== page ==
Interdisciplinary. Community. Advocacy. Humor.
Another week and this time punctuated by a visit to my favourite Scottish city, Dundee. It is hard to put a finger on exactly what I love about Dundee but one of the essential elements is a truly dynamic and exciting arts (and crafts) scene: there is always something new going on, often encouraged by the Duncan of Jordanstone Art School. I took the train through an icy night on Friday to visit one of the gallery spaces in the art school where the newest project for jewellery makers was being unveiled, Vanilla Ink.
Bait for the "Sex In The City" set!
The concept of Kate Pickering, Vanilla Ink is, at the moment, an online jewellery shop and community. It came about after Kate gathered together some of her favourite artists from "New Designers" and decided to promote them in an online shop: the project grew from there and is now a functional shop and Crafthaus-style community (discussion forums, associates, designer profiles, etc.) but is aimed at recent graduates in Jewellery from any institution. It is envisaged that this will eventually grow into workshops - a little like the Birmingham Designspace project I blogged about last spring - offering business advice and support for graduates as well as technical support and inexpensive workshop spaces.
Kate Pickering introducing the project.
This bridging of the worlds of industry or "the real world" of commerce and the somewhat isolating and isolated world of the art school is something to be encouraged and Kate is to be commended on her vision and for the sheer hard work she has obviously put into making her vision reality.
The exhibition comprised two elements; the launch of the website and a very open look at the work of the makers represented on the site.
"I could do this at home!"
The exhibition was small but excellent; everything was laid out and viewers were able to pick the pieces up and look at them closely. One of the most interesting features was the way in which Kate has put together a collection of work which has a very certain "look" - she said that this was not a deliberate policy, but more something she realised after the fact - and how the collection is quite universally very reasonably priced, an important consideration when launching a project like this in a recession.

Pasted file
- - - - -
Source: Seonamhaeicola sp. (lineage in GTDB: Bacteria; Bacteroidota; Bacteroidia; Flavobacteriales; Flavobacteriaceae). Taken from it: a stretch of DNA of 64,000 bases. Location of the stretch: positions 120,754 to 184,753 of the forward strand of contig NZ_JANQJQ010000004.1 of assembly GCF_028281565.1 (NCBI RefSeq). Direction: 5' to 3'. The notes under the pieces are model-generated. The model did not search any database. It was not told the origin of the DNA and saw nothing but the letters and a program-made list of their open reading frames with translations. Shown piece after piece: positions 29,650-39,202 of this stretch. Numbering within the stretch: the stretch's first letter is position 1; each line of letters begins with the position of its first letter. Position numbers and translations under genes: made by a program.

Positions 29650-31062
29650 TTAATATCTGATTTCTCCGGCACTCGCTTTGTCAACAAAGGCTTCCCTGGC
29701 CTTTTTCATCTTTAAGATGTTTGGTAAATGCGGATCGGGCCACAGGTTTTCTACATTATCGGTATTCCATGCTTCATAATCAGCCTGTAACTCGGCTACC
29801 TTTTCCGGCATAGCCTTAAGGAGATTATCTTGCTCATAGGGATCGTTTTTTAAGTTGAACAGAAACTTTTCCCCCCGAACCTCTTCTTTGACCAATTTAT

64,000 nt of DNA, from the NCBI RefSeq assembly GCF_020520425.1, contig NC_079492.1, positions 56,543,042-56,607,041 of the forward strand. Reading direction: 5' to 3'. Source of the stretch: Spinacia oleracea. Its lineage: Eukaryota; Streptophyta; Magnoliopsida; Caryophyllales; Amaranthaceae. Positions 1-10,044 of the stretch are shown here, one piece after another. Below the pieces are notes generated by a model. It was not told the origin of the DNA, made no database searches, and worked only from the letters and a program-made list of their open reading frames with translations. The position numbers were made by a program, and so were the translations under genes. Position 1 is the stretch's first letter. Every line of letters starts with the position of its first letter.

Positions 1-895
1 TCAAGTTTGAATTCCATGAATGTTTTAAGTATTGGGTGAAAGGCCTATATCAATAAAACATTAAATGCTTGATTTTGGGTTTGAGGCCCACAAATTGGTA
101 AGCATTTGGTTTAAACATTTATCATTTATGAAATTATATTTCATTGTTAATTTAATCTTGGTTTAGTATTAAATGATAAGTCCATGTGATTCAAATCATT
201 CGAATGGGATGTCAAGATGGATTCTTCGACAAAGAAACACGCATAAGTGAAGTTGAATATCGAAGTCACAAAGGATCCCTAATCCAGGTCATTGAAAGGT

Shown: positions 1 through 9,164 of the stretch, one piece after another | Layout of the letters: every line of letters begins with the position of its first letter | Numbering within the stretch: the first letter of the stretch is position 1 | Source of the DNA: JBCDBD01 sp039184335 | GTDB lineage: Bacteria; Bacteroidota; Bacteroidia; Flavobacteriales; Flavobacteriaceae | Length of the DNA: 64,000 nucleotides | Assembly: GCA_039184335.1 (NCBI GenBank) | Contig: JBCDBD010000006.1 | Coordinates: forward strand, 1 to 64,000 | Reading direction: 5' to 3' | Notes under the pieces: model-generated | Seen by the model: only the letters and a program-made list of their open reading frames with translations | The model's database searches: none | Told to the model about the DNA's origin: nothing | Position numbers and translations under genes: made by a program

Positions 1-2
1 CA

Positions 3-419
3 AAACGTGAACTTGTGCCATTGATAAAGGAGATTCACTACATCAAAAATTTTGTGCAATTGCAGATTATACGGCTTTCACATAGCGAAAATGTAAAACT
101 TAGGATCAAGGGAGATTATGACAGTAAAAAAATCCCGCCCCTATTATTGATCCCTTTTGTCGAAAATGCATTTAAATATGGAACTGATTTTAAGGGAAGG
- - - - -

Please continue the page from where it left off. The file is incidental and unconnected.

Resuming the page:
Work by Katie Lees.
It was nice to see interesting contemporary jewellery which was both accessible and affordable, well-made and eminently wearable. Features of the collection include a lot of micro-granulation of silver, blackened silver, gold-plate and focal coloured gemstones. Everything has a lightness and delicacy and an attention to detail that is commendable and a few of the makers were not without humour. My own favourite piece in the show was Zoe Duthie's "Spectacles":
"Spectacles" by Zoe Duthie.
The reception/opening was well attended and throughout the show there was a Twitter feed being projected showing online support for the project, a very nice touch! Overall, Kate and Vanilla Ink are to be wished every success with their endeavours.
In terms of my own work, I've been making pieces for the show at Llantarnam, including this bomb pendant, "Dr Strangelove":
Made from a discarded steel CO2 cylinder, silver and a blue topaz, it made me think that I would like to do a number of these, almost a little "diffusion" line, as the are fairly commercial, use found objects - normally a barrier to production -and are open to all sorts of variations. I've modelled up a few variants on the vanes - using Rhino - and will be looking into this next week. I would quite like to use enamel on the vanes.
Also on the workbench, production Skull pendants for Zook:
I finished a set of iron, polymer clay and silver cufflinks:
And started on a brutal iron chain: